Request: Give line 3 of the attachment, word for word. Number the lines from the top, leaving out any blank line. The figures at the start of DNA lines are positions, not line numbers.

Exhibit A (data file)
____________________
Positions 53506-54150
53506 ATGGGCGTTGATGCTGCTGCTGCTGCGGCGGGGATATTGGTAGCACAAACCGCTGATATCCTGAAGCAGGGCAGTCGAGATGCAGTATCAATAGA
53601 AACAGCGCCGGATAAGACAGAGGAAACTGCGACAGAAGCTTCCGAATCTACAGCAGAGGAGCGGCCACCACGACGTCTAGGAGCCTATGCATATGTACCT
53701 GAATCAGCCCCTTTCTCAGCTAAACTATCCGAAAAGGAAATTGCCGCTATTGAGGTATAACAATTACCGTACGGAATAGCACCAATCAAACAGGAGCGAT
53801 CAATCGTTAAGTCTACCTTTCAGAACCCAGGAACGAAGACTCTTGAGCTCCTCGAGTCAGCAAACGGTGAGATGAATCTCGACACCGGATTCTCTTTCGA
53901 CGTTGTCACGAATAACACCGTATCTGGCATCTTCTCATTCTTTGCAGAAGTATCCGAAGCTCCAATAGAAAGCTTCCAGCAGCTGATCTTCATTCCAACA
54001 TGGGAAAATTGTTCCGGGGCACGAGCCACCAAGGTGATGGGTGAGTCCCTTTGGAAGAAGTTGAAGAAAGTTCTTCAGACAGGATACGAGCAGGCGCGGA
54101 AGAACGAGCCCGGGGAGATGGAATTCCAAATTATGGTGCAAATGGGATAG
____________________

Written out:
53601 AACAGCGCCGGATAAGACAGAGGAAACTGCGACAGAAGCTTCCGAATCTACAGCAGAGGAGCGGCCACCACGACGTCTAGGAGCCTATGCATATGTACCT